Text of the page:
Incredible as it might seem today, this was a popular way to clear the body. Because of popular belief that a person could feel ill and out of sorts because of an imbalance within the body, people thought that getting rid of all the badness inside of you would help cure you. With the aim of purging the body of unwanted humours and ills, the Everlasting Pill was invented. The pill itself was very small and made of a metal now known to be toxic called antimony. Swallowing this would induce severe vomiting and diarrhoea, thus giving the body what they thought to be a healthy cleanse. Worse still though, the faeces would be sifted through to retrieve the pill, which was marketed to be re-usable. After a wash, it would be put back on the shelf ready for the next person to gulp down when they wished! Indeed, sometimes it passed through many people in the family and could have been passed down the generations!
Between 1837 and 1901, medical professionals did much to further their knowledge and give people better cures and information. One significant discovery was born through the cholera outbreak in 1854 in London when it was demonstrated by a doctor named John Snow that disease was not actually spread by miasmas. The general thinking at the time was that miasmas, or poisonous vapours in the air, caused the spread of disease; however, Dr John Snow showed people that the cholera was in fact spreading through the contaminated water from a pump in Soho. This major breakthrough led to the government working hard to set up separate water systems for sewage and drinking water, provide clean water for public consumption and create rubbish removal systems for increased hygiene in urban areas.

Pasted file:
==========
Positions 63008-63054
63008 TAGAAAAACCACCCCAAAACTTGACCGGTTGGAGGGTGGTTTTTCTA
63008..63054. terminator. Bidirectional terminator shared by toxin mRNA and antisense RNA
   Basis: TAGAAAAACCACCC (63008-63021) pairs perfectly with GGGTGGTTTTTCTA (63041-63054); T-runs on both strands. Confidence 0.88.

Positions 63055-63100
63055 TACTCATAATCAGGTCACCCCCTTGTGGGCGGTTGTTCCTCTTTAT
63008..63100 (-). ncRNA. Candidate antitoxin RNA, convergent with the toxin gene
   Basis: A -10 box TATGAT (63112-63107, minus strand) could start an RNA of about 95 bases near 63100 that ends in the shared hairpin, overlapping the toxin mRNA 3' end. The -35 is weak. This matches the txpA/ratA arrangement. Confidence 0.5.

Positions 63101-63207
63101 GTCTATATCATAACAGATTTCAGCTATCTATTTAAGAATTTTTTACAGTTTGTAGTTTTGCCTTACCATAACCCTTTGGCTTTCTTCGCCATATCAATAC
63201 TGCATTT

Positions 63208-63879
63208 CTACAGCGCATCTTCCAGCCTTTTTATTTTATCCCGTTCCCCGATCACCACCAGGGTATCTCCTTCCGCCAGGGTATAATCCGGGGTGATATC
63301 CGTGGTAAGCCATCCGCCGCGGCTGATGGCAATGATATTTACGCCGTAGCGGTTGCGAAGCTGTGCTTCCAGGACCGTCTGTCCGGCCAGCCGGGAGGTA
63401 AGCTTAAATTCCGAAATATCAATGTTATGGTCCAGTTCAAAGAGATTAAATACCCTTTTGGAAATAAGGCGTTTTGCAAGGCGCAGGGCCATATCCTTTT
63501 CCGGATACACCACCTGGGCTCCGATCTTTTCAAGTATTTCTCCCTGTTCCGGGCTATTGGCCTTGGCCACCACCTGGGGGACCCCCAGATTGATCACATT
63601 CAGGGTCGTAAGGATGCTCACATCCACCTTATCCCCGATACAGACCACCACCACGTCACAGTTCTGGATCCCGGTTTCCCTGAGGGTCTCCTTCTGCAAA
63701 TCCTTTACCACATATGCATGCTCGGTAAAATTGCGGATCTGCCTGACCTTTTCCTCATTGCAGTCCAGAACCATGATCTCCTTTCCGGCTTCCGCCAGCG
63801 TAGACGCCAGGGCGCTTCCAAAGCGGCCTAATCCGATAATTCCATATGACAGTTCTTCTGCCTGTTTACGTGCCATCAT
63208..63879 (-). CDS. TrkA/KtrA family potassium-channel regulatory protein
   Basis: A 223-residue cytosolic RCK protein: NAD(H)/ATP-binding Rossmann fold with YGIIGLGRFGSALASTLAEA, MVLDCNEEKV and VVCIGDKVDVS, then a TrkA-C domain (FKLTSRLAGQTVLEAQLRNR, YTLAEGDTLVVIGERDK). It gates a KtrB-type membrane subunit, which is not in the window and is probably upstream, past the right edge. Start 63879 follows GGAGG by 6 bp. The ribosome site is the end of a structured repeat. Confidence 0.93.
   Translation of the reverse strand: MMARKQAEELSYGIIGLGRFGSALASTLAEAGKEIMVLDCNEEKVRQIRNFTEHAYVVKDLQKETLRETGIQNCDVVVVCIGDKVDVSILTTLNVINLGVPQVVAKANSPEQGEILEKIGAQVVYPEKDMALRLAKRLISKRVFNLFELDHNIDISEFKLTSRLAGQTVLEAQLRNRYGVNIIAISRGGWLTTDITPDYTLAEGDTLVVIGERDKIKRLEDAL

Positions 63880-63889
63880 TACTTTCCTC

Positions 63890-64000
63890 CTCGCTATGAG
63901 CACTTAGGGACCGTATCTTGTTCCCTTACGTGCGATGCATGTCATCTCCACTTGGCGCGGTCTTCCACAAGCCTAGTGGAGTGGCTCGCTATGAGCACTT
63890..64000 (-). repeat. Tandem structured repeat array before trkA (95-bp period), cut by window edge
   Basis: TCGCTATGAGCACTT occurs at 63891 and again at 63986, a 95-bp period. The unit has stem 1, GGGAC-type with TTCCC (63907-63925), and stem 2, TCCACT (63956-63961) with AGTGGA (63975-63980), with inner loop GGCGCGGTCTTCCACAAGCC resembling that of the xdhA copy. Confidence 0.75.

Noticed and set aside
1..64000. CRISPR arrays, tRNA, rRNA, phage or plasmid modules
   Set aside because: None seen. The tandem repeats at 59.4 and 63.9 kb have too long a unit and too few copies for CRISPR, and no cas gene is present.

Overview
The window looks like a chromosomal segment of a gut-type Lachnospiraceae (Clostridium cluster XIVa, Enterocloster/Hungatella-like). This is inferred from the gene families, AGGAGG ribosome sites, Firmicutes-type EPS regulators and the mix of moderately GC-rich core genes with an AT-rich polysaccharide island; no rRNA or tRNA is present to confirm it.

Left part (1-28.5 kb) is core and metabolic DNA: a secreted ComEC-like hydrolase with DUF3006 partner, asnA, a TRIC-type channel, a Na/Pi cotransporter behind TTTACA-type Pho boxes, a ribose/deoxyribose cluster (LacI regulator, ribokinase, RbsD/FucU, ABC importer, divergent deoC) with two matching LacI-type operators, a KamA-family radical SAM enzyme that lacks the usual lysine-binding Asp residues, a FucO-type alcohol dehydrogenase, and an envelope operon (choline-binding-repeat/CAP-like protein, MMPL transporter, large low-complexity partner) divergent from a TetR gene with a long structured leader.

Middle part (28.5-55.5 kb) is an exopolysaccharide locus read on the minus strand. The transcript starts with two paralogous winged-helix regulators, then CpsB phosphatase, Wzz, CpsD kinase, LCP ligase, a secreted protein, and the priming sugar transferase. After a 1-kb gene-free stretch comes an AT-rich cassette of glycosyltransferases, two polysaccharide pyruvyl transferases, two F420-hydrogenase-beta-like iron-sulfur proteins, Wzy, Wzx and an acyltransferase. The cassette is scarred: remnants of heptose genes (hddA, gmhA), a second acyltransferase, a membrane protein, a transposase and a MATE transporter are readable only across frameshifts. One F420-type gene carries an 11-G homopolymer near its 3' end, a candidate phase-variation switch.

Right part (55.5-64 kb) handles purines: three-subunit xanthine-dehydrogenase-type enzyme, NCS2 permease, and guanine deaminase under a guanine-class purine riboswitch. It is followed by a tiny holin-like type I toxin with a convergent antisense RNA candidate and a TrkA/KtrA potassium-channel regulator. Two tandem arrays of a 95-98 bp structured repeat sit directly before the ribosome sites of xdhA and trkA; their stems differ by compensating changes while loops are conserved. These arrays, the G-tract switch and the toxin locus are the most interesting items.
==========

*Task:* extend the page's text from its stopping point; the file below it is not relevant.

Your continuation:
Scientific developments throughout the 1800s all helped contribute towards a more knowledgeable, advanced society and people’s understanding of health and medicine improved greatly. While pharmacists in Britain were using the labs behind their shops to experiment and bring about new treatments, other countries were taking great leaps forward. In France, it was Louis Pasteur who took the first steps towards understanding germs, for example, and he remains world famous for his discoveries today as these paved the way for modern day understanding of biology.
Crucial advances in medicine such as the invention of anaesthesia in 1846 and the founding of antiseptic surgery lead to important advances in medicine in Victorian times and by the end of the century both doctors and pharmacists were much better placed to treat people. It can certainly be said that although we have made huge advances since 1901, the medical professionals and scientists of the 19th century most definitely helped us on our journey to the wonderful medical knowledge that we possess today.
Credit for feature image: Wellcome Images, Wellcome Library, London. Coloured etching by H. Heath, 1825. With thanks.